other recent books: MEDDLING KIDS, a ScoobyDoo gang, grown up, meets Cthulhu Mythos story (great concept, poor execution; THE FOURTH WALL, a murder mystery play by A. A. Milne (poor); DINOSAURS (A Very Short Introduction); and currently a collection of Stephen Jay Gould essays (good!)
**except when it rains.
***whose full backstory we get much later, including how he met his death and why he's haunting the Court.

Monday, February 26, 2018

When an Author dislikes His or Her Cover Art

So, I was bemused by the news that a fantasy author (Terry Goodkind), whose work I've not read, expressed his dislike of the cover art for his most recent book. The artist responded, with dignity if a little testily, that he'd done the job as requested and a little professionalism wd be appreciated. The comments that I saw on this were interesting in that most seemed to have no sense of the near-total lack of contact between an author and his or her illustrator.

Unless things have changed greatly, and I don't think they have, the art is the responsibility of the art director, who usually sends to the artist a detailed description of what the piece should look like. The artist produces a rough sketch and sends it in; the art director either accepts it as is or requests various changes. The artist then does the finished piece and does the turnover. The art director may send the author an image of the cover as a courtesy, or then again he or she may not. If the author does see the art and objects to something in the picture, it raises a lot of ill will but doesn't affect the outcome unless the author is someone with a lot of pull, and sometimes not even then (as in the present case).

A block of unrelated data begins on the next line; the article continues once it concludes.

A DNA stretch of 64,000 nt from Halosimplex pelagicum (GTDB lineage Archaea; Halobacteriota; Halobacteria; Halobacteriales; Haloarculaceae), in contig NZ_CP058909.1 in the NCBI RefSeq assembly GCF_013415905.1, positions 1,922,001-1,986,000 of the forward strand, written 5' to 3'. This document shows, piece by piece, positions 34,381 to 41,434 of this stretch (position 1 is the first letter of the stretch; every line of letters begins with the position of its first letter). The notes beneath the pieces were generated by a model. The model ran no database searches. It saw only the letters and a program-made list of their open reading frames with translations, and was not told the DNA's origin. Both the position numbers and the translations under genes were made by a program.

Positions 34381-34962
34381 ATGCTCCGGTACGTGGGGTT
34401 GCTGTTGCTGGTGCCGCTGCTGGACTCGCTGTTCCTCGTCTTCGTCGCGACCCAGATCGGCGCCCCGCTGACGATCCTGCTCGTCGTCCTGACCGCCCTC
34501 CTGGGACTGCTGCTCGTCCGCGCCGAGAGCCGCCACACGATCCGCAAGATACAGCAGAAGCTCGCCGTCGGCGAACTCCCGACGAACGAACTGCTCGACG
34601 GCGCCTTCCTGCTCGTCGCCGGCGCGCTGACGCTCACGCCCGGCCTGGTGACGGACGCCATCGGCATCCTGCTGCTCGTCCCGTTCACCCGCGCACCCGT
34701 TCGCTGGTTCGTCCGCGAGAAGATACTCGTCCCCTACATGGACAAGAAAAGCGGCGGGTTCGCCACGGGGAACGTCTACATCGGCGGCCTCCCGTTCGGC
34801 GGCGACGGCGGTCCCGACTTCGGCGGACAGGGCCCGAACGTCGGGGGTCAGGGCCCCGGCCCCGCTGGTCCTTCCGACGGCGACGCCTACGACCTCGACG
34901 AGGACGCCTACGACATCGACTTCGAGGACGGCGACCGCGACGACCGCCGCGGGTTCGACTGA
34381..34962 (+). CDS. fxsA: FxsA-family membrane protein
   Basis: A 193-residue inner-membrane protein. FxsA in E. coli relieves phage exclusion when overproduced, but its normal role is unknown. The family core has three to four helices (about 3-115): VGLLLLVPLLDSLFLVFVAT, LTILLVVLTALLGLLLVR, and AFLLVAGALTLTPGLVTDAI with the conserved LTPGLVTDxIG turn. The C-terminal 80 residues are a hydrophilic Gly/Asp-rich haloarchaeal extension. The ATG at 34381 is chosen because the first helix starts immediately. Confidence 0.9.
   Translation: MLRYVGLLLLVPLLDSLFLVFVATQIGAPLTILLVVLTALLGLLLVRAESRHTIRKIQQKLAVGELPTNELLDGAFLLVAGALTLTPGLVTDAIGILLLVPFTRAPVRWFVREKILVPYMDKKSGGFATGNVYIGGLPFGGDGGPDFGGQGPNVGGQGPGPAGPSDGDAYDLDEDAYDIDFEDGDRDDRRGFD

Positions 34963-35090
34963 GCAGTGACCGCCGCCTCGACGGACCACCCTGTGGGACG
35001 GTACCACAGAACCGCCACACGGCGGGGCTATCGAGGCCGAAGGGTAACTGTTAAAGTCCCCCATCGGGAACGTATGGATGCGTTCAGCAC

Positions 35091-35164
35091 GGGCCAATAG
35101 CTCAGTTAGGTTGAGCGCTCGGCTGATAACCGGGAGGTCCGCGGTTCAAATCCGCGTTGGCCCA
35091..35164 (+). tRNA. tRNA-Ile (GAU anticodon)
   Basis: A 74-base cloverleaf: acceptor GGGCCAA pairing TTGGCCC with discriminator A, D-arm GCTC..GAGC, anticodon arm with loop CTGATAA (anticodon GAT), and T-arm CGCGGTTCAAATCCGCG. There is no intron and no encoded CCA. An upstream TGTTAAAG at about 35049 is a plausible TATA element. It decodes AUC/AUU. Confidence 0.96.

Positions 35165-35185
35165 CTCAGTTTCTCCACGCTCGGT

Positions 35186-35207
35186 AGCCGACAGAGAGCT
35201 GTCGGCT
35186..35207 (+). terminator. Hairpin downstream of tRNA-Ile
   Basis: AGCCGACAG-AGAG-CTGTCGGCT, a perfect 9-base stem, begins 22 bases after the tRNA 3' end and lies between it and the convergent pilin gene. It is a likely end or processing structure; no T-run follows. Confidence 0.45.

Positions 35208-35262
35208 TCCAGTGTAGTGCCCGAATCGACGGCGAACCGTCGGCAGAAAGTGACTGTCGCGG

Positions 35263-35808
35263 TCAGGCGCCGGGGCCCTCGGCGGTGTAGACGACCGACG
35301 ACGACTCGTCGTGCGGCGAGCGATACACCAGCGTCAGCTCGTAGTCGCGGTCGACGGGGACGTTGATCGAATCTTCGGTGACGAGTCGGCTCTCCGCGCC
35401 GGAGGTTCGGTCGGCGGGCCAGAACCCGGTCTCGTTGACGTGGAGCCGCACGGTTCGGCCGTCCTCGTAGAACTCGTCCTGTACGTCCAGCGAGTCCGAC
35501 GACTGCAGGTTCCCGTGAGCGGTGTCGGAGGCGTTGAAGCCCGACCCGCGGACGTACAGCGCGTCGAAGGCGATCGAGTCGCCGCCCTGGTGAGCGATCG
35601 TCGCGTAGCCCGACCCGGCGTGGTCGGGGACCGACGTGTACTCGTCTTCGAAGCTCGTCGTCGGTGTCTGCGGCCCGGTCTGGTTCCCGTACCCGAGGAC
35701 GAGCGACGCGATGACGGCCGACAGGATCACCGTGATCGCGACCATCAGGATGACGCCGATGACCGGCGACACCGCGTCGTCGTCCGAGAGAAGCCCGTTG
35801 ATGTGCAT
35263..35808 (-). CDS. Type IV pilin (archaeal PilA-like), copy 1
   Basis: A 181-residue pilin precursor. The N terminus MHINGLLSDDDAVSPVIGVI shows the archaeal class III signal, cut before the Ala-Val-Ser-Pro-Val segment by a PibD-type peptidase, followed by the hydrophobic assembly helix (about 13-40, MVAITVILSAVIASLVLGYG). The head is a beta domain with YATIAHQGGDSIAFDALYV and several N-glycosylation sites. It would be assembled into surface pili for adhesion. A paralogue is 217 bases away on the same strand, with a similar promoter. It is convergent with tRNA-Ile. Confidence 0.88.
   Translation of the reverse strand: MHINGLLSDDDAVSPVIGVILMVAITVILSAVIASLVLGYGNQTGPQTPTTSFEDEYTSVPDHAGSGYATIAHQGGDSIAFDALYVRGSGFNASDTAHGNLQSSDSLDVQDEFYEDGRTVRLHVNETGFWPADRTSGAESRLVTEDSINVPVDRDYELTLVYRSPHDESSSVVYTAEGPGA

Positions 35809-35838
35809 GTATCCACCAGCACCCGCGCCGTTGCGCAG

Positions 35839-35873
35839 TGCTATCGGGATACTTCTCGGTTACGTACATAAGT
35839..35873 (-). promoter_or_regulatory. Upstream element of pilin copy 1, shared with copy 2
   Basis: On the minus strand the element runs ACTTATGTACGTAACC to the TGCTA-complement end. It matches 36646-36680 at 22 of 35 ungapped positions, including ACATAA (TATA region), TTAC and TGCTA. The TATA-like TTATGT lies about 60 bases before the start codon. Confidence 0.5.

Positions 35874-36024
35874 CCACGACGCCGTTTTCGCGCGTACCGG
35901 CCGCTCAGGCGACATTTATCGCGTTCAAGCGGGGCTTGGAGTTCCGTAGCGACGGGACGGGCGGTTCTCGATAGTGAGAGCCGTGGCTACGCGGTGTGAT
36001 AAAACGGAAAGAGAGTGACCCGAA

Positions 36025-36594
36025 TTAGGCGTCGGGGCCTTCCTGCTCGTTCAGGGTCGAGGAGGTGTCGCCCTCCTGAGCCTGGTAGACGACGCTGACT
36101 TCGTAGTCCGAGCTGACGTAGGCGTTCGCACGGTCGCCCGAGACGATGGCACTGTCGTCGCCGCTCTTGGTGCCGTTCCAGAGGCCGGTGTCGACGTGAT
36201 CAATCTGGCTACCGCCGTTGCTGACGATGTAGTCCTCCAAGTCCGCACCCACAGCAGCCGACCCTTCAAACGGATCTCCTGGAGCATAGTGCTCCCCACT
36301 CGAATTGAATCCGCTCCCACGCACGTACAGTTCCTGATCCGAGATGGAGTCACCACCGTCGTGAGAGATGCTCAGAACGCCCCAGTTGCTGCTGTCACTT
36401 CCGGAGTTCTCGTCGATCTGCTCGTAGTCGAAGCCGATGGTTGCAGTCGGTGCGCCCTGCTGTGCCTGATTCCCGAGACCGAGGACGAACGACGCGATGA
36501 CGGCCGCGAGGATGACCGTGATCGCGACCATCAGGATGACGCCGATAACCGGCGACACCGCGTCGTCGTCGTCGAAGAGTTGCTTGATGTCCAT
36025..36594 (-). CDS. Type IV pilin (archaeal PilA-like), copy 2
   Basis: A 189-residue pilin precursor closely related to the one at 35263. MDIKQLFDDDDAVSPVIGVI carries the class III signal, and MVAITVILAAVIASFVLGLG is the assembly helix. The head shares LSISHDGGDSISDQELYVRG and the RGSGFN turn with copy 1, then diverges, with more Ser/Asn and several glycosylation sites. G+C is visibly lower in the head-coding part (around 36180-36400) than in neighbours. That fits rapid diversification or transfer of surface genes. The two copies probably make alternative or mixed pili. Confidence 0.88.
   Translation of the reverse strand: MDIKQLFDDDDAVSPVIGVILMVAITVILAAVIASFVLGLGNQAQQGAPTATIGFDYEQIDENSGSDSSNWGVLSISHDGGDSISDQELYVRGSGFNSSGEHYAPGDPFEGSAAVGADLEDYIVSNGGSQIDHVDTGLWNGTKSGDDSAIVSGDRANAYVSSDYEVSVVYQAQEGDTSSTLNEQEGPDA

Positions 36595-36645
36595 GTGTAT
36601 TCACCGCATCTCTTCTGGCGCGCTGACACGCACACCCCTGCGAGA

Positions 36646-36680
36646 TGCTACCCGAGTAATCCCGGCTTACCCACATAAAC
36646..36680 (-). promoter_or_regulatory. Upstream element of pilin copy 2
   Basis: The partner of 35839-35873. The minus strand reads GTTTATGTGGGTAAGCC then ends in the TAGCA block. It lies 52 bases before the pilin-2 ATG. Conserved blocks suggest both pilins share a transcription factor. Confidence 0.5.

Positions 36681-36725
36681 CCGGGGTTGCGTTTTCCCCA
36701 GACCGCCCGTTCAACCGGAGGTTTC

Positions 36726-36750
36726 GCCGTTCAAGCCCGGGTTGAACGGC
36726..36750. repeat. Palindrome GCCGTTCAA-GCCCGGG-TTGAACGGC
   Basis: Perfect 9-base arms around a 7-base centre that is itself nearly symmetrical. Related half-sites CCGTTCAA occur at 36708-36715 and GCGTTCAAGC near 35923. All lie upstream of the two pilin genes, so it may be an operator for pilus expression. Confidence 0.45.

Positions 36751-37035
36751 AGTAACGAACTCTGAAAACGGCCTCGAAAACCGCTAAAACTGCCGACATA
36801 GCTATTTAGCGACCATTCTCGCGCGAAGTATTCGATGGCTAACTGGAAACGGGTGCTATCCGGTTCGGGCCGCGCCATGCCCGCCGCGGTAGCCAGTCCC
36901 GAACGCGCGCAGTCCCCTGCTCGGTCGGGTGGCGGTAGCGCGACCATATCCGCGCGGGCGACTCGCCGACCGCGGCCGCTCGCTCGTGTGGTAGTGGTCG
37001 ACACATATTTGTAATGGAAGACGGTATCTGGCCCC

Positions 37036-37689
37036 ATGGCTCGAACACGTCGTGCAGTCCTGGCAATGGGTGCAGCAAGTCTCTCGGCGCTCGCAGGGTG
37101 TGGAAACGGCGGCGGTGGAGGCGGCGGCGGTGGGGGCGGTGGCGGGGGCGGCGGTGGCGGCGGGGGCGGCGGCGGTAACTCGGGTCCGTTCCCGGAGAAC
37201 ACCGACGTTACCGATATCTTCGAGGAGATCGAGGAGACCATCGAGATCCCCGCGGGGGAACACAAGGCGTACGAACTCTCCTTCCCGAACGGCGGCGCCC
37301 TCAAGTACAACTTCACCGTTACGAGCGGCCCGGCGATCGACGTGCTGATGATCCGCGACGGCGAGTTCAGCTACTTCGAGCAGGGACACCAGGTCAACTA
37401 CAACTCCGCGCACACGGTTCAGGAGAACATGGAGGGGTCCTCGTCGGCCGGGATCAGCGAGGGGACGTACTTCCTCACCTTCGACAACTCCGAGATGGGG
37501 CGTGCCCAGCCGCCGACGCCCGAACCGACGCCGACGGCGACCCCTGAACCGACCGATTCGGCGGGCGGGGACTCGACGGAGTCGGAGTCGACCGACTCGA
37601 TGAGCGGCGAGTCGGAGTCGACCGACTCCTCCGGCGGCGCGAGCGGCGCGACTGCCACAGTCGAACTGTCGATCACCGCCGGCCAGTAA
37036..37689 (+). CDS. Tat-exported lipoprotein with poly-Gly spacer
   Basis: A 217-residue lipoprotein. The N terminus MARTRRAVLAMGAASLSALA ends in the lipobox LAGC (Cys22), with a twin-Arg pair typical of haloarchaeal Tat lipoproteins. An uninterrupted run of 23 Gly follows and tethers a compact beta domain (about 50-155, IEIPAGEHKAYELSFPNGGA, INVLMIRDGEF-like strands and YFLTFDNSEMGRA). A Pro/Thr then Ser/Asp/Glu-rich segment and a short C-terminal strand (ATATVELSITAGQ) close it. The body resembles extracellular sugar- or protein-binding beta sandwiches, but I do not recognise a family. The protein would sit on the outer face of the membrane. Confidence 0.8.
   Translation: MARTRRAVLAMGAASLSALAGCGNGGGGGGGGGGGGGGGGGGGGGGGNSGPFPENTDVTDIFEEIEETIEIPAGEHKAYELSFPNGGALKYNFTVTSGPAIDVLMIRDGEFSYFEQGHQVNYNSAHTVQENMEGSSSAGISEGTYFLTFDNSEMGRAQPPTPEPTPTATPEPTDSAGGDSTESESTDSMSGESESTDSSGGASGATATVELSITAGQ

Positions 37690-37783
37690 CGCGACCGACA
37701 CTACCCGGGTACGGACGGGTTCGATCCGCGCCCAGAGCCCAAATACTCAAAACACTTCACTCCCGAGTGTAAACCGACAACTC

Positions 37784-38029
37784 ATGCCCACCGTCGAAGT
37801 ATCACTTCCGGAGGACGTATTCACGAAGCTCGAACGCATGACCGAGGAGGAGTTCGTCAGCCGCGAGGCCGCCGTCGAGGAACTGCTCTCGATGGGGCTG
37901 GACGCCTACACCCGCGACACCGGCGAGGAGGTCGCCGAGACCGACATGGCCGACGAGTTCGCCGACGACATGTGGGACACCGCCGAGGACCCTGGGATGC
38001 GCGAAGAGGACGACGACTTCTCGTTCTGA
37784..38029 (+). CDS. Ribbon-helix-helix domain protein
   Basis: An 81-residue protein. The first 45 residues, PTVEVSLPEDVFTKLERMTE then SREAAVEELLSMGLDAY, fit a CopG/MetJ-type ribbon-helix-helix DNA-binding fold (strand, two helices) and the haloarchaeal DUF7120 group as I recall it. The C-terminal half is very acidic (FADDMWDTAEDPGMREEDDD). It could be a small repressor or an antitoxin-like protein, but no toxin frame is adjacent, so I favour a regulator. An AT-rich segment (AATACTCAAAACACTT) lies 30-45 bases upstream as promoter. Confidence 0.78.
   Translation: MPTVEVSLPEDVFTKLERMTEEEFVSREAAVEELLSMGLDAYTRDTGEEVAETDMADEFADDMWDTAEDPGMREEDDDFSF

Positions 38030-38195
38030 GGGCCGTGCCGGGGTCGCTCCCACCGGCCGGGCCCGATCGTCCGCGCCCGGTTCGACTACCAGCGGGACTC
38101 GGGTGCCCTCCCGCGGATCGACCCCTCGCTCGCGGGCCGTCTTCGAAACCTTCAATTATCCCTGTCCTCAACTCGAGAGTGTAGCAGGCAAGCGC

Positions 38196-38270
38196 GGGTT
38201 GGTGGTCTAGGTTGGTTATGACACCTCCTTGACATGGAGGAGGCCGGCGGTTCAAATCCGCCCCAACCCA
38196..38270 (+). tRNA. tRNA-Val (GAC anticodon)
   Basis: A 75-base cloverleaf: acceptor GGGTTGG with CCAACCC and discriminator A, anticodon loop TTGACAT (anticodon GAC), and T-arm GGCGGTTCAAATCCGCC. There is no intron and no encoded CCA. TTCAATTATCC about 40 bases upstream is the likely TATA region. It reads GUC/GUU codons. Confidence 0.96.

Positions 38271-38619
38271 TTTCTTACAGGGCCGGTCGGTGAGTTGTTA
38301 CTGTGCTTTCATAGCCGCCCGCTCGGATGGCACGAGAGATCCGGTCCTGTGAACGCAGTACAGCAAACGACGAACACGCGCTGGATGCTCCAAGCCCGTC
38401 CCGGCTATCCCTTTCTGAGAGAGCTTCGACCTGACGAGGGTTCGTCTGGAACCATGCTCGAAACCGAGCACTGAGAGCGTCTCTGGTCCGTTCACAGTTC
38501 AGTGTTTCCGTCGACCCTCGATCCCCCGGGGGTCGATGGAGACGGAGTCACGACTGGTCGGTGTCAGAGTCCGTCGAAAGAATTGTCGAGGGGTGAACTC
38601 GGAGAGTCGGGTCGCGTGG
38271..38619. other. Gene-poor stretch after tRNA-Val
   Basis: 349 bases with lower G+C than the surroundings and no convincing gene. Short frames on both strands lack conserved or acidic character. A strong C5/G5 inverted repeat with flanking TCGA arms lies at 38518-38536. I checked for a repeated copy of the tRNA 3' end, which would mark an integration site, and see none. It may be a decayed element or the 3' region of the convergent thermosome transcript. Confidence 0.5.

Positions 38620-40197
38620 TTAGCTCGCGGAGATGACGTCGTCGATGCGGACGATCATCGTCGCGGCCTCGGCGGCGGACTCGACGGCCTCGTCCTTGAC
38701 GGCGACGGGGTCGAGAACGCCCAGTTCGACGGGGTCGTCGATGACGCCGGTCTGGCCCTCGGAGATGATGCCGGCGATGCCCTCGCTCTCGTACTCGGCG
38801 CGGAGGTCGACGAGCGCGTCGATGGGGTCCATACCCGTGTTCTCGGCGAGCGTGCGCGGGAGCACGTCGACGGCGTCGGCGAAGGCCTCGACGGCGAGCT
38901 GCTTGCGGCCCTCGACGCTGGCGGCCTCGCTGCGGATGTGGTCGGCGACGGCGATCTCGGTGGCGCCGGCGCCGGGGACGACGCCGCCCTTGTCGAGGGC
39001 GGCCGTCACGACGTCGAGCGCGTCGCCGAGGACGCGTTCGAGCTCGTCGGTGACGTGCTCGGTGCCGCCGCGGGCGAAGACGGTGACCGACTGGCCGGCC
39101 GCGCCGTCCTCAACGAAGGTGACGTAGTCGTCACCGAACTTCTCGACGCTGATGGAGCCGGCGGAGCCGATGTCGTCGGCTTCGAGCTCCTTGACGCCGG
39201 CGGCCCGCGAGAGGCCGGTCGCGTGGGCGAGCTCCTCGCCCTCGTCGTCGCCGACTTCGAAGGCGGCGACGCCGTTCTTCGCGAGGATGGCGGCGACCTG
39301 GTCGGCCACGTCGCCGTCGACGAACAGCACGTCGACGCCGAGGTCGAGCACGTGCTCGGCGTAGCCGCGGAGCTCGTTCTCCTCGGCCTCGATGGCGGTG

It's sometimes more complicated than this --e.g. Marketing tends to get involved at some point-- but roughly speaking the cover art is out of the author's hands. Still, it's considered bad form for an author to badmouth his or her book's artwork, or even to request a different artist next time: those decisions lie within the art director's purview. My suspicion is that Goodkind, having sold twenty-five million books, has decided to speak his mind. Luckily a lot of people have rallied round the artist, so it doesn't seem like there will be any practical fallout from the episode, just some lingering bad feeling.